Then jump to Photoshop.
Create a duplicate backup layer to start over in case you make mistakes during the process or are unhappy with the results. Then you can highlight hidden blemishes and remove them. Add color to the images by adjusting the hue/saturation. Optionally, you may even change the background color to white for some variety, even though I rarely do it.
These simple steps can help elevate the quality of your photos and make them look stunning.
Smoke Art Ideas and Examples
Here are some ideas and examples for your inspiration from artists on 500px.com.
Purple Smoke by Sanford Tullis
- Camera: Canon EOS 7D
- Lens: Canon EF 28-135mm f/3.5-5.6 IS USM
- Settings: 109mm f/9 1/10s ISO 100
Match Flame Art by Hamza Sheikh
- Camera: Canon EOS 5D Mark III
- Lens: Canon EF 24-70mm f/2.8L II USM
- Settings: 70mm f/3.5 1/8000s ISO 100
Smoke Trail by Alexandru Stoian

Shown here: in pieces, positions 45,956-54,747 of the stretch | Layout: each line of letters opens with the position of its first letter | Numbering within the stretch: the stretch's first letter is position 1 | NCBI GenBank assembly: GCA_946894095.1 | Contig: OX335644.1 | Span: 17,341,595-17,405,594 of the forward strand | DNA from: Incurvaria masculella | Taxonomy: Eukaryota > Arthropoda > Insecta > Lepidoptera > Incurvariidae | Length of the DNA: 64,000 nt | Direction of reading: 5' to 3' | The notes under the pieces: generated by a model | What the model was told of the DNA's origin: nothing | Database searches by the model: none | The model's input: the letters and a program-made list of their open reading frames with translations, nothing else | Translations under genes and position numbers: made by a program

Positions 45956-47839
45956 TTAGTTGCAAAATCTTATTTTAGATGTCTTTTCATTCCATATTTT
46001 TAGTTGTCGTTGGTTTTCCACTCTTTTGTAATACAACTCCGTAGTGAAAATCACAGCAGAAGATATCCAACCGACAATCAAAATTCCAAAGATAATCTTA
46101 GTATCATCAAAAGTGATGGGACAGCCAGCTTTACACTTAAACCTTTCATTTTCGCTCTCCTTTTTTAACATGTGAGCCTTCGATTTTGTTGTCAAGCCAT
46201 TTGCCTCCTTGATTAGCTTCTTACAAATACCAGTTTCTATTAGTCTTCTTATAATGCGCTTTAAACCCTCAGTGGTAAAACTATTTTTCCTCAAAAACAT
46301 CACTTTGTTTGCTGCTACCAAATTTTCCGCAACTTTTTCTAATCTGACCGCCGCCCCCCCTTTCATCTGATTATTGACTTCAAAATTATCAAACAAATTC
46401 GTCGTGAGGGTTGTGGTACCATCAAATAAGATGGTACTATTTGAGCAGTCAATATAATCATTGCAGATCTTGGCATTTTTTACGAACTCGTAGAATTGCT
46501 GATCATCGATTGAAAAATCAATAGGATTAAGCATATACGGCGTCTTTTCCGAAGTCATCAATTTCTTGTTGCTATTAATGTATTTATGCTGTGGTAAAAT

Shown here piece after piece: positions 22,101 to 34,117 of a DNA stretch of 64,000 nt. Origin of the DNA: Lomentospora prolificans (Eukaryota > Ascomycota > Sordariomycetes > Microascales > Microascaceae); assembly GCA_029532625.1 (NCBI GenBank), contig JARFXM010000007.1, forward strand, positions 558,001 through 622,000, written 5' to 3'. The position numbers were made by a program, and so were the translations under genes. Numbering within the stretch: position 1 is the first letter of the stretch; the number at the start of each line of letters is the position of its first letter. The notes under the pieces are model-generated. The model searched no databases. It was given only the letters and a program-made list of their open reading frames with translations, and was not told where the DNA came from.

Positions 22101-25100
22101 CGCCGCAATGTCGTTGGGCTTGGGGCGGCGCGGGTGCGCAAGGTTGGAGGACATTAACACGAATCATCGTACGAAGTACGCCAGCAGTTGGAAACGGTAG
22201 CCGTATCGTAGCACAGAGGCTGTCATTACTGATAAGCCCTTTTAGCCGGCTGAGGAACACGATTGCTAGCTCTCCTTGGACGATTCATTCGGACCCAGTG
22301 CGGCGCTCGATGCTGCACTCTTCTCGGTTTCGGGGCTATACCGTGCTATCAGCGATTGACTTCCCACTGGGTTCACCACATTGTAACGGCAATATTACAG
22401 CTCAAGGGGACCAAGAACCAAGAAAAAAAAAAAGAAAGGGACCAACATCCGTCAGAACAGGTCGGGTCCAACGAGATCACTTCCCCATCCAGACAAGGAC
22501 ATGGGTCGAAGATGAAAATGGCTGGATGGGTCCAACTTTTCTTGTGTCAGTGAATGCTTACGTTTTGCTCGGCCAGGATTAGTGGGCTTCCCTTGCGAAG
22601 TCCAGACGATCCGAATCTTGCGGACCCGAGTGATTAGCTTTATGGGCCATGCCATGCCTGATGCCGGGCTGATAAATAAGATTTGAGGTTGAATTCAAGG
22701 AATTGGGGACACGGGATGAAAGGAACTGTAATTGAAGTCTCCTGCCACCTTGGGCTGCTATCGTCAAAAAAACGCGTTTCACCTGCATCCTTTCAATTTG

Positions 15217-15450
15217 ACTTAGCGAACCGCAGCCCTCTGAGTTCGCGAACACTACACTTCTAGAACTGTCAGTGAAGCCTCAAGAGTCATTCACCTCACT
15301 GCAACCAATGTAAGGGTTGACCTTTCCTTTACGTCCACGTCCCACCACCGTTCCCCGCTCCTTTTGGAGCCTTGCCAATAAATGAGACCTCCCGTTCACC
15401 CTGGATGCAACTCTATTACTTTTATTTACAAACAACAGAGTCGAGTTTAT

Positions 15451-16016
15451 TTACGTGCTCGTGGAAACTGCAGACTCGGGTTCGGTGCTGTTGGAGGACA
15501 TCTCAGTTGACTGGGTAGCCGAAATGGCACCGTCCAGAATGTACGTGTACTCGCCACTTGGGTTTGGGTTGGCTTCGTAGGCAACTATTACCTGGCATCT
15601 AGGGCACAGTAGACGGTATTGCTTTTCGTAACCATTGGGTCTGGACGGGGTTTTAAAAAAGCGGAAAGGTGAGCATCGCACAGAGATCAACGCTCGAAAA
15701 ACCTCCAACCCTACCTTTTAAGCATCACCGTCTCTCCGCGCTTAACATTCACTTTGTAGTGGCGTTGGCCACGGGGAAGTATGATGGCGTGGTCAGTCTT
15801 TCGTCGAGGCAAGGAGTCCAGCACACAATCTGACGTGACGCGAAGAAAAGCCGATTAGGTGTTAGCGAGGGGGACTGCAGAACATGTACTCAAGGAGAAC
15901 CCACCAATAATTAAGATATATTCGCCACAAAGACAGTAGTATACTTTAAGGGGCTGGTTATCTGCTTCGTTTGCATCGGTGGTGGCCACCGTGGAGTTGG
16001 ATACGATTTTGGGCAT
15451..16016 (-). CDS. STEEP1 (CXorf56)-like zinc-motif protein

- Camera: Nikon D7100
- Lens: Nikon AF-S Nikkor 50mm f/1.8G
- Settings: 50mm f/8 1/250s ISO 800
Smoke by Darren Greaves
- Camera: Nikon D700
- Lens: Nikon AF-S VR Zoom-Nikkor 24-85mm f/3.5-4.5G IF-ED
- Settings: 85mm f/20 1/100s ISO 200
Smoke Ram-Purple and White on Black by Steve Stephenson
- Camera: Canon EOS 6D
- Lens: Canon EF 100mm f/2.8L Macro IS USM
- Settings: 100mm f/14 1/100s ISO 250
You can also check Pinterest for more examples of smoke art photos here.
Smoke Art | Conclusion
Producing smoke art photography means knowing what gear to use and the possible actions needed to deliver these artistic compositions.
By now, you’ve become an expert on how to “manipulate” smoke to create unique effects and take great pictures to show your friends. This medium could become the primary artistic expression of many photographers.
I love to have fun experimenting with creative photography techniques when stuck or in a rut. What about you? Have you ever experimented with smoke art photography? What type of smoke photos are you going to take?
Let me know by leaving a comment down below.
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Stefano Caioni is a photographer from Sydney, Australia. Founder and editor of Pixinfocus, his passion for photography helps him explore new places and live new adventures. Thanks to photography he reconnected with the outdoors and was able to travel the world and take photos of some of the most beautiful places on Earth.